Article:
Road hogs are getting high-tech. Harley-Davidson's newest models feature a voice-activated and touch-screen GPS system, the first on a production motorcycle. When the bike is getting low on fuel, the system finds the nearest filling station and maps out directions on a 6.5-inch screen the rider can control by voice, touch or joystick.
What's also new is how the company decided what to include: It asked its customers. For the first time, 110-year-old Harley is using customer focus groups and dealer clinics as it develops models and features.
Sign of success
Harley-Davidson's third-quarter earnings rose 21 percent, as buyers snapped up the Project Rushmore line of motorcycles introduced in August. "Initial retail sales of the new Project Rushmore motorcycles sparked the largest year-over-year new-model sales increase in two decades," says Harley CEO Keith Wandell.
— The Associated Press
In one example, about three dozen people gathered in a Minneapolis hotel conference room for a few days. They handed over their smartphones at the door, and got early peeks at prototypes and were asked to weigh in on the strengths and weaknesses of the competition's bikes. Harley has staged focus groups as far away as Europe and Tokyo.
A new attitude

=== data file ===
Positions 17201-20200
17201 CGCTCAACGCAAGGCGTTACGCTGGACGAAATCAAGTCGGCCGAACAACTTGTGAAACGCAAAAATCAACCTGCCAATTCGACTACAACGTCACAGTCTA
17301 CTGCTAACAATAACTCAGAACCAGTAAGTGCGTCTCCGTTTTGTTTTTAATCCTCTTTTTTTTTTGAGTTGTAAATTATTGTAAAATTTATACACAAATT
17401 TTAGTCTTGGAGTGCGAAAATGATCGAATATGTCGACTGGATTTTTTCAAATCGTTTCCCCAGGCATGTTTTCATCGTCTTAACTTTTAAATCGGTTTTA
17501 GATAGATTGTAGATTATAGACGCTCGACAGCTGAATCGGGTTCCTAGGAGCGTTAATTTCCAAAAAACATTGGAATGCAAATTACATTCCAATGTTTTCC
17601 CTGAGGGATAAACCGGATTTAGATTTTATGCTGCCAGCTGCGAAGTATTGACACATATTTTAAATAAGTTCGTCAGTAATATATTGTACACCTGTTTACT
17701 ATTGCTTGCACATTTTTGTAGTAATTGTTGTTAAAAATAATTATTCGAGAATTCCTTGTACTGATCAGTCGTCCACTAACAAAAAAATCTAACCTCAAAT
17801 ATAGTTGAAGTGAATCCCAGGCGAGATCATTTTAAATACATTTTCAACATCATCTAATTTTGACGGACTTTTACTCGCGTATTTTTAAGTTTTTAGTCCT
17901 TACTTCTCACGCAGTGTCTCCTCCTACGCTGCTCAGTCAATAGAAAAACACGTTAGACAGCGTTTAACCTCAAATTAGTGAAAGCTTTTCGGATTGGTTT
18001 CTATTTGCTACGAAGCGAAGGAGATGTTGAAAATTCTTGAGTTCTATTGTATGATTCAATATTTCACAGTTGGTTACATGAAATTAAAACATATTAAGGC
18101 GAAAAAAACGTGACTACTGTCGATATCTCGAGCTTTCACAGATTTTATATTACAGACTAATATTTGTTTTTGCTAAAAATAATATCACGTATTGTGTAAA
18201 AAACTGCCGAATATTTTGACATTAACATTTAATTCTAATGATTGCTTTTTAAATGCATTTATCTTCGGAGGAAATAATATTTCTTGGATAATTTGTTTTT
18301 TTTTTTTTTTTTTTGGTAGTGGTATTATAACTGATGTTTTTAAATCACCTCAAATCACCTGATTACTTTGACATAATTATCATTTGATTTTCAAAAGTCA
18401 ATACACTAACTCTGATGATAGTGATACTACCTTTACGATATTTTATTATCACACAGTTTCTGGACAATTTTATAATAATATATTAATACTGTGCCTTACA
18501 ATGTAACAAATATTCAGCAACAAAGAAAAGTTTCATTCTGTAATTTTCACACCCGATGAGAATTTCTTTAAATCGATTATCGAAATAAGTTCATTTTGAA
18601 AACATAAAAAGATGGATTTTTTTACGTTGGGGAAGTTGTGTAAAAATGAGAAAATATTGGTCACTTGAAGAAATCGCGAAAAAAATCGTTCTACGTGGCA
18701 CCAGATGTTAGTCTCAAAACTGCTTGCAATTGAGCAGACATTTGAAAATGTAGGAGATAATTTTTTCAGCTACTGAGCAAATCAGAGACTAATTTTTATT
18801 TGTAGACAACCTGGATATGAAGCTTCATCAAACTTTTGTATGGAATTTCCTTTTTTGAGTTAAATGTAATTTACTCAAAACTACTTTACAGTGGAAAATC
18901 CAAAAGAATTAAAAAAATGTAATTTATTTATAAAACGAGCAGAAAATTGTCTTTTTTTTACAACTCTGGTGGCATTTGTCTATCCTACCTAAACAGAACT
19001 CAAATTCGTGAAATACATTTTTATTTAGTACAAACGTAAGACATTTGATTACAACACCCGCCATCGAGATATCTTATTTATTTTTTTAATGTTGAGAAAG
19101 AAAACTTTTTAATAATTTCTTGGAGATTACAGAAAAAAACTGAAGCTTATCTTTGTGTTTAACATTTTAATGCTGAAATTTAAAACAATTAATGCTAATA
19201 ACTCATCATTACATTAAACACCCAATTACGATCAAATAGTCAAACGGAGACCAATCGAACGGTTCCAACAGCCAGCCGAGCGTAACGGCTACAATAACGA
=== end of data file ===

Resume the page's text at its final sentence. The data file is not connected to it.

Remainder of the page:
"Harley was an 'if you build it, they will come' kind of company," says Sharon Zackfia, an analyst at William Blair & Co. in Chicago. "The recession was really what brought them into the 21st century."
"We've been trying to transform the company in a way that is going to make us stronger and more sustainable in the future," says Keith Wandell, who took over as chief executive officer in 2009. "That's what we said we wanted to do four years ago and, voila, here it is."
For most of its history, Harley sold as many motorcycles as it could make to customers it knew well: older, affluent, white American men. The global recession changed that. Revenue dropped by almost a quarter from 2006 to 2009, prompting Wandell to cut costs, speed development and seek more advice on how to put new customers on bikes, such as women, younger riders and blacks. Since Wandell took over, sales have more than tripled.
"This is truly a monumental mentality shift," says Matt Levatich, 48, Harley's president and chief operating officer. "There was 107 years of inertia."
Harley has taken other steps to attract a younger, more diverse crowd, such as sponsoring Ultimate Fighting Championship events. A lot of UFC fans are motorcyclists, says Mike Lowney, Harley-Davidson's director of market outreach.
Harley-Davidson has a website for women motorcyclists and an outreach program with events aimed at women and racial minorities. The company has done more in both areas than other motorcycle manufacturers, according to Genevieve Schmitt, publisher of Women Riders Now, an online publication.
"There is not one other manufacturer that is dedicating resources to attract women riders," Schmitt says.
The 2014 model-year bikes in dealerships are an early start to a cadence of new products the company says is the strongest in its history as it seeks new and different buyers.
"The thing that really drove this project was the customer focus," says Bill Davidson, great-grandson of the company's co-founder. "In the past, we'd go out and maybe hand-select a few customers or dealers. This was more sophisticated, global and much more thorough."
Rick Barrett of the Milwaukee Journal Sentinel contributed to this report.